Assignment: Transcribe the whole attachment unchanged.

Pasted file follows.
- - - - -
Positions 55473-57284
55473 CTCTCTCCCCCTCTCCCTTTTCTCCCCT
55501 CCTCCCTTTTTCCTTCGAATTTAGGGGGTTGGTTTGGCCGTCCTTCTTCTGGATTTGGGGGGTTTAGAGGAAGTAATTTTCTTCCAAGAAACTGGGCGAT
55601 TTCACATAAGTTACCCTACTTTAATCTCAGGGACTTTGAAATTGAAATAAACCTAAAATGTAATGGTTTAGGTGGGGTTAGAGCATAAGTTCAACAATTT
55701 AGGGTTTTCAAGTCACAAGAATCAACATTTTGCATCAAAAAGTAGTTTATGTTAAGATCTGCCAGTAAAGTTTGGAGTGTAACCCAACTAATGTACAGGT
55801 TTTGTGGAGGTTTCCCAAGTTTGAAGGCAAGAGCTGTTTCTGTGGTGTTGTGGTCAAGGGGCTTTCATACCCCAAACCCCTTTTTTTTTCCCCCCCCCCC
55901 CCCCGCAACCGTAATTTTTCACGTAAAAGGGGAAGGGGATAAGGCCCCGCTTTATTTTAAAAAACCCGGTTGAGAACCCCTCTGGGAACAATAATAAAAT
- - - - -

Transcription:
Positions 55473-57284
55473 CTCTCTCCCCCTCTCCCTTTTCTCCCCT
55501 CCTCCCTTTTTCCTTCGAATTTAGGGGGTTGGTTTGGCCGTCCTTCTTCTGGATTTGGGGGGTTTAGAGGAAGTAATTTTCTTCCAAGAAACTGGGCGAT
55601 TTCACATAAGTTACCCTACTTTAATCTCAGGGACTTTGAAATTGAAATAAACCTAAAATGTAATGGTTTAGGTGGGGTTAGAGCATAAGTTCAACAATTT
55701 AGGGTTTTCAAGTCACAAGAATCAACATTTTGCATCAAAAAGTAGTTTATGTTAAGATCTGCCAGTAAAGTTTGGAGTGTAACCCAACTAATGTACAGGT
55801 TTTGTGGAGGTTTCCCAAGTTTGAAGGCAAGAGCTGTTTCTGTGGTGTTGTGGTCAAGGGGCTTTCATACCCCAAACCCCTTTTTTTTTCCCCCCCCCCC
55901 CCCCGCAACCGTAATTTTTCACGTAAAAGGGGAAGGGGATAAGGCCCCGCTTTATTTTAAAAAACCCGGTTGAGAACCCCTCTGGGAACAATAATAAAAT